Comments: Since it’s the first book in the series, this is probably the most read Hardy Boys story. Everyone seems to know the basic plot (Sure, why not? It was recounted in chapter 2 of just about every one of the next 57 books!) Nevertheless, this is the book that launched a dynasty. Nancy Drew, Rick Brant and every other juvenile hero that followed owes something to this book and this series. Of course, the Hardy Boys owe a debt to the paripatetic and socially maladjusted Rover Boys but I digress.
There’s plenty of action and plenty of laughs to be found here. Who can forget the “time bomb” in Rocco’s fruitstand? The Bayport PD is hilariously portrayed as a group of bumbling incompetents, a depiction that would be toned down considerably in future volumes. It’s no wonder, with such a police force, that Bayport is beset with crime of every type! This story is further improved by the lack of the obnoxious Aunt Gertrude. The Boys do some decent detecting and Fenton lends a big hand. Of course, their finding of the lost treasure is, as usual, pretty much a matter of dumb luck.
According to Leslie McFarlane’s autobiography, Ghost of the Hardy Boys, he poured all his not inconsiderable talent into this story and it shows. The plot moves right along, the characters seem fairly realistic and the dialog is pretty snappy.
I’ve often wondered why, after all the trouble old man Applegate caused him, Mr. Robinson went back to work for the old geezer instead of slapping him with a wrongful arrest suit and maybe even giving the old coot a well deserved sock on the jaw! Then again, based upon his actions, Mr. Robinson is hardly the brightest candle on the birthday cake!
The plot of the revised text version of this story sticks pretty close to the original but the prose seems hurried and lacks the charm of the original.
Rating: A+ Revised text: C+
Recently, I’ve obtained copies of the original Syndicate outlines for the first 20 volumes of the Hardy Boys series from the archives of the NY Public Library.
They vary in length, with the later outlines generally being longer and more detailed:
Vol. 1: 2 pages – Vol. 2: 2 pages – Vol. 3: 2 pages – Vol. 4: 4 pages – Vol. 5: 2 pages – Vol. 6: 2 pages
Vol. 7: 3 pages – Vol. 8: 4 pages – Vol. 9: 4 pages – Vol. 10: 5 pages – Vol. 11: 5 pages – Vol. 12: 6 pages
Vol. 13: 8 pages – Vol. 14: 10 pages – Vol. 15: 10 pages – Vol. 16: 7 pages – Vol. 17: 10 pages – Vol. 18: 8 pages
Vol. 19: 10 pages – Vol. 20: 12 pages
Some outlines also included descriptions of the standard characters and places in the stories, these pages are not included in the page count.
In the early outlines (1-12) specific chapter divisions were not specifically mentioned but are clearly alluded to by the various paragraph breaks. In volumes 2-12, only the end of chapter 1 (aka “The Cliffhanger”) was specified. In the later outlines (13-20), the chapter breaks are explicity stated.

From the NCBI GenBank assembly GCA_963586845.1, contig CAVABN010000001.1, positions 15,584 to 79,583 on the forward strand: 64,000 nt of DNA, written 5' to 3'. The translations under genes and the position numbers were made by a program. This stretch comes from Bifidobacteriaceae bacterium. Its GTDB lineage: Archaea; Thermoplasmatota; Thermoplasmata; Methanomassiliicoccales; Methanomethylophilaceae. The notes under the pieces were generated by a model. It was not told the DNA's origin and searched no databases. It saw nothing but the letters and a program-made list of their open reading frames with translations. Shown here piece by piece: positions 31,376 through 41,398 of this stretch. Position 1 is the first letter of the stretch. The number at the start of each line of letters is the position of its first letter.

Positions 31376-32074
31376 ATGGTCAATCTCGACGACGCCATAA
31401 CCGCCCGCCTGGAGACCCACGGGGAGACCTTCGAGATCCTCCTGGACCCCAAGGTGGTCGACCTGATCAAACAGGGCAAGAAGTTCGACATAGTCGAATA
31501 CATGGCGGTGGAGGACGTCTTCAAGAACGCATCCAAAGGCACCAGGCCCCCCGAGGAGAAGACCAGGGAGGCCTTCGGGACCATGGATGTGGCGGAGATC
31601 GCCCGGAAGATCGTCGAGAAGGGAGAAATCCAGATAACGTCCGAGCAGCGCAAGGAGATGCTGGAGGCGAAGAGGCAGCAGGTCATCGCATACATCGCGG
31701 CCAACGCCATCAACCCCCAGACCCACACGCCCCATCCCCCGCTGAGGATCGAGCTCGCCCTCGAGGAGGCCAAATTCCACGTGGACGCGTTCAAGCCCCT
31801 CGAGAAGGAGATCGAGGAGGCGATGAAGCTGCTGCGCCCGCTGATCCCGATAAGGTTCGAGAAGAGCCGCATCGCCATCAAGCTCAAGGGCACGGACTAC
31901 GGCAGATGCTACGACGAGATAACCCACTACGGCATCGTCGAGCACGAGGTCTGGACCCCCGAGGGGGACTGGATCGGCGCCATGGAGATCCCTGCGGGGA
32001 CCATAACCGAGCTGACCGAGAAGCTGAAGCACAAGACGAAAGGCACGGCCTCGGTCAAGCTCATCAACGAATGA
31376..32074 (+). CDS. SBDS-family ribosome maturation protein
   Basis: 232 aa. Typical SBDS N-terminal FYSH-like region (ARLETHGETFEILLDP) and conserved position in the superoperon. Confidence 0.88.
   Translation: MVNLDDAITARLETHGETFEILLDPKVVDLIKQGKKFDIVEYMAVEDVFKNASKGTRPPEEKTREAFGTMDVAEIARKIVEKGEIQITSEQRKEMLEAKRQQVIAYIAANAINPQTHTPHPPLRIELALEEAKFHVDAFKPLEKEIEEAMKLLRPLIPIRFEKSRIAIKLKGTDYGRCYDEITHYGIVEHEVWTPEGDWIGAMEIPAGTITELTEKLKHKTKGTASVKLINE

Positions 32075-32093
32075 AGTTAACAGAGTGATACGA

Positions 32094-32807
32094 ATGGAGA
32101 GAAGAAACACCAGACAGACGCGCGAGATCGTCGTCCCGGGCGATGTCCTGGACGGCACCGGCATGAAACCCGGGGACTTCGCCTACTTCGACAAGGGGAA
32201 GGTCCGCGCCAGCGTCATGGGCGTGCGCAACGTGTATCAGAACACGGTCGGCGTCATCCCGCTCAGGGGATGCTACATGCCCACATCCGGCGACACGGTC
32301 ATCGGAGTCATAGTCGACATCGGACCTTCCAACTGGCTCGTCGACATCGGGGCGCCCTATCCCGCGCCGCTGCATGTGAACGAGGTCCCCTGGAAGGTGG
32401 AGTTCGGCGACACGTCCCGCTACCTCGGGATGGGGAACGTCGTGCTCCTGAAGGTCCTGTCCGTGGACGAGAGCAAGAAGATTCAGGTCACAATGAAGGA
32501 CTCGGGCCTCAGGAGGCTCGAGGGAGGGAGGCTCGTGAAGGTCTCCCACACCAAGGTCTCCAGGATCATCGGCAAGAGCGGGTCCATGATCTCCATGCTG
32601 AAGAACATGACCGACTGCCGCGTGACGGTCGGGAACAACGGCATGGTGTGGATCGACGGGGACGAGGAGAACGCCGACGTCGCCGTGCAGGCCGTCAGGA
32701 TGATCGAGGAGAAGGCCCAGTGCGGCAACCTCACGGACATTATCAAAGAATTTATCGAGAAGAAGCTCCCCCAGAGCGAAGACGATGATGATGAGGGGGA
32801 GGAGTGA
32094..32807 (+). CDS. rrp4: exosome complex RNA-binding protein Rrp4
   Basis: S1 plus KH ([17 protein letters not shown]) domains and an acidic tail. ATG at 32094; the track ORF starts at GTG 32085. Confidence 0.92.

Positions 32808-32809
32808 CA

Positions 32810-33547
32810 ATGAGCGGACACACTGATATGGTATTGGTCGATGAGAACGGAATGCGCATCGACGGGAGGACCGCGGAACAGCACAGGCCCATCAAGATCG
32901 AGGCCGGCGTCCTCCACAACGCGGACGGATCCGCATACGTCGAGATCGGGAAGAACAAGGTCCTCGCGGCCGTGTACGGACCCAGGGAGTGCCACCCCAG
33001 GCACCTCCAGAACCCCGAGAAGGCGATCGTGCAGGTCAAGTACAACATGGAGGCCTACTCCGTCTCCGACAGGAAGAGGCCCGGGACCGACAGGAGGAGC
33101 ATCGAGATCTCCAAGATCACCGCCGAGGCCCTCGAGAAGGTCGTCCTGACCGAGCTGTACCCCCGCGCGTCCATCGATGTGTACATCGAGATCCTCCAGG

Edward Stratemeyer wrote the outlines for volumes 1-9. His daughter, Edna, wrote the outlines for volumes 10, 11, 12, 14, 16, 17 and 19. His other daughter, Harriet, wrote the outlines for volumes 13, 15, 18 and 20.
Let’s examine the outlines for chapter 1 in volumes 1 and 13:
Volume 1 – The Tower Treasure
Joe and Frank Hardy are on their motorcycles on an errand for their father, Fenton Hardy, the famous detective. It is Saturday, a holiday from the Bayport High School which they attend, springtime. They talk of their father’s work on a forgery case and how they suggested something that led to a clue. Would like to be detectives too when they grow up, even though Mrs. Laura Hardy, the mother, wanted them to be lawyers or doctors. The shore road, the rocks below — the racing auto — will it hit them?
Volume 13 – The Mark On The Door
CHAPTER I. “Hey, look out!” Just in time to avoid a bad collision in a storm on the water, Frank Hardy pulls his motorboat around, but it is clipped by a speeding craft piloted by a swarthy, handsome, but unpleasant looking man. Boys yell at him but he does not stop, and though they give chase he reaches the Bayport dock many minutes ahead of them Chet meets them and says, “Let’s go to the Federal Court. My father’s on the jury, and there’s an exciting case going on.” Joe stops to inquire who the owner of the fast boat may be, and learns the man is some kind of foreigner who hired the launch two days before for an important errand. Boys find the courtroom bristling with agitation – men are being questioned in connection with fraudulent transactions carried on in Bayport in oil stock – (The wells are in Mexico) – A note is handed to the district attorney, who asks that the case be postponed as his star witness is strangely missing. Just then Frank spies the man who damaged the boys’ motorboat, and as the crowd files out, tries to get to him.
As you can see, in volume 1 the writer is given pretty much a free hand in creating the dialog and exposition. In volume 13 this is gone, with the writer being given fairly specific instructions and some actual dialog.
Depending on the writer, the results of these detailed outlines varies wildly. Old pro Leslie McFarlane was still able to inject some enthusiasm and excitement into the stories, even while laboring under the stricter guidelines. On the other hand, a hack like John Button merely fleshed out the outline, rendering the stories dry as dust. This phenomenon reached it’s nadir in the execrable The Disappearing Floor, which was taken directly from the outline and is universally derided as the worst story in the original text canon.
This is a copy of the original outline sent to Leslie McFarlane, dated 11/26/26.
Note the “125” written on the right border of page 1 – it’s what McFarlane was paid to create this immortal story.